Wout Poels wins stage 20 as Kuss poised to win historic Vuelta a Espana

Vuelta a Espana 2023

Stage 20

Wout Poels (Bahrain Victorious) claimed victory on stage 20 of the Vuelta a España from a reduced-group sprint, narrowly beating Remco Evenepoel (Soudal-QuickStep) to the line with a well-timed bike throw in Guadarrama.

Poels jumped first in the sprint and found separation from the other four remaining escapees of the day’s breakaway before the final corner. Despite Evenepoel’s great power, even he couldn’t chase down the flying Dutchman before the line with Pelayo Sánchez (Burgos-BH) in third. Lennert Van Eetvelt (Lotto Dstny) and Marc Soler (UAE Team Emirates) rounded out the top five after a brutal day of racing on a hilly parcours.

Poels and Van Eetvelt proved the strongest on the final climb but weren’t able to build enough of an advantage to completely get away and the remnants of the break came back together before the finale.

Behind, Sepp Kuss (Jumbo-Visma) would all but confirm his first-ever Grand Tour win and roll through the line arm-in-arm with teammates and fellow podium sitters Jonas Vingegaard and Primož Roglič with only tomorrow’s flat stage into Madrid remaining.

“It [the breakaway] was perfectly controlled by the guys from the beginning. Robert [Gesink] and Dylan [van Baarle] were pulling 90% of the day in the stage,” said Kuss after the stage, grateful for his teammate’s support.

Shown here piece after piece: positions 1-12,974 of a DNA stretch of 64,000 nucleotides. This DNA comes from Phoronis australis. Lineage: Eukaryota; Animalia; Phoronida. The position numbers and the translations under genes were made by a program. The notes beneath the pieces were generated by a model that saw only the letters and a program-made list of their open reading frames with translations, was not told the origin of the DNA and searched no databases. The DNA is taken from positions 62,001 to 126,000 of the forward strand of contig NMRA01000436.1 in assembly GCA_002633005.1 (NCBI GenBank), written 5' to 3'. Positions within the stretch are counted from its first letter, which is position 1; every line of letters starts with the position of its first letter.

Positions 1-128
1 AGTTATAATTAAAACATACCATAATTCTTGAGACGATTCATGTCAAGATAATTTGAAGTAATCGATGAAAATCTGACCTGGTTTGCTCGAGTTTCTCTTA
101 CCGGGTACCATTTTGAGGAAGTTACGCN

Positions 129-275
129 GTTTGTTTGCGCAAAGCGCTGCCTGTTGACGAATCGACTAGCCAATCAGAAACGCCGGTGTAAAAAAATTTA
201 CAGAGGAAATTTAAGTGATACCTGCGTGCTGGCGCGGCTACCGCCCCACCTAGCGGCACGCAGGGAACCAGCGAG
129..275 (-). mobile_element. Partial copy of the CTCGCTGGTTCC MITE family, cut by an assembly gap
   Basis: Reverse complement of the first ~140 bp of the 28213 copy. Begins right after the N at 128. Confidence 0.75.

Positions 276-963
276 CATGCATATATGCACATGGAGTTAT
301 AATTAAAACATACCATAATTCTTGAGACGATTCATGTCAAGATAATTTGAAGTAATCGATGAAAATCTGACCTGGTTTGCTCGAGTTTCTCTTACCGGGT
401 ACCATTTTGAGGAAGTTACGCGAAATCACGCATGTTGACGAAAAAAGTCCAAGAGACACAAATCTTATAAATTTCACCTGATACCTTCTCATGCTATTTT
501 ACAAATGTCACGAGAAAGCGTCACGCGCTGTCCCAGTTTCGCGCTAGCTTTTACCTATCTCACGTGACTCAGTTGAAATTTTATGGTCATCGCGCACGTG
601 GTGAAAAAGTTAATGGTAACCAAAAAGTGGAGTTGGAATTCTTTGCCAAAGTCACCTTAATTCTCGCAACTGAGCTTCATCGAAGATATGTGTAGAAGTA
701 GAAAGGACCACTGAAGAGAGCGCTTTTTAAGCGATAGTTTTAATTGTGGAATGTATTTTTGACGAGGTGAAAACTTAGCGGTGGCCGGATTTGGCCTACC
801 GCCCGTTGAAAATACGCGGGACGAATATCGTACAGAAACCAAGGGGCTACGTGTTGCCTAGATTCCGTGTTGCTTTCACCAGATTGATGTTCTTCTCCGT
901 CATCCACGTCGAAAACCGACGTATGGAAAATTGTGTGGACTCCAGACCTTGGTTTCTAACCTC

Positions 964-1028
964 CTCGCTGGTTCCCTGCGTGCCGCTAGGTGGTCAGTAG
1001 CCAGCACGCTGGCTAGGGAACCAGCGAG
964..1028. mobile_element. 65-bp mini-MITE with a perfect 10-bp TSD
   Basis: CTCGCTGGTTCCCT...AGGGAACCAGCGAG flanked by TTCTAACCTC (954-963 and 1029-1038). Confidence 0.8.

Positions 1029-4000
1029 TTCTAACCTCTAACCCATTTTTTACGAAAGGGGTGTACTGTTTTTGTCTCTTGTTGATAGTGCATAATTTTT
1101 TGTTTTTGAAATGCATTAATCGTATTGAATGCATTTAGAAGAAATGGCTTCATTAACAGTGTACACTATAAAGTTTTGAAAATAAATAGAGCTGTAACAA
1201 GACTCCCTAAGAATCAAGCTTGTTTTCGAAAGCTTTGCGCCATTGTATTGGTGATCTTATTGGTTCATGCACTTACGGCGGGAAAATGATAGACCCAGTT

“It was a long, hard day and they were out there all day, so they were amazing.”

Kuss was even in disbelief at the finish, with two of the finest GC riders and superstars of the sport working to help him confirm his hold of the red jersey on the penultimate stage.

“Primož did a lot of work for me there on the last climb and on the flat with Jonas,” Kuss said. “It was something I never imagined.”

Jonas Vingegaard rides behind his teammate Sepp Kuss.

The American also reflected on the moment he crossed the line with Roglič and Vingegaard, still unable to fathom quite what he had done.

“It was a super special moment, to be able to relax that much in the last kilometre of a mountain stage with your two teammates is just really cool,” Kuss said. “It hasn’t sunk in yet.”

The Dutch team are also close to completing their objective of winning all three Grand Tours in the same season, with three different riders no less, through this performance alongside the aforementioned complete domination of all three podium spots in the 2023 Vuelta a España.

The action kicked off right from the flag on stage 20 with a 31-rider break including Evenepoel and Poels eventually establishing itself after 20km of hard racing on the final hilly stage of this year’s Vuelta with the Jumbo-Visma led peloton allowing them to gain an 11-minute advantage and fight for the stage victory.

There was GC action in the peloton with the Spanish trio of Mikel Landa (Bahrain Victorious), Juan Ayuso (UAE Team Emirates) and Enric Mas (Movistar) exchanging blows on the same climb where Poels attacked, but no differences were made and they would all cross the line on the same time.

After all the drama that came when Vingegaard and Roglič gained time on their teammate and loyal super-domestique earlier in the race, they arrived at the line together, all smiles, with the duo also pointing at the American over the line in adoration of his achievement.

The final possible day for GC action at the Vuelta a España saw attacks right from the flag with the uphill start acting as the perfect arena for fight for the break to begin

Antonio Tiberi (Bahrain Victorious) and Van Eetvelt were among the first to slip off the front with the next few waves of moves all being brought back together by a peloton full of teams all interested in the day’s break.

The breakaway on the road on stage 20.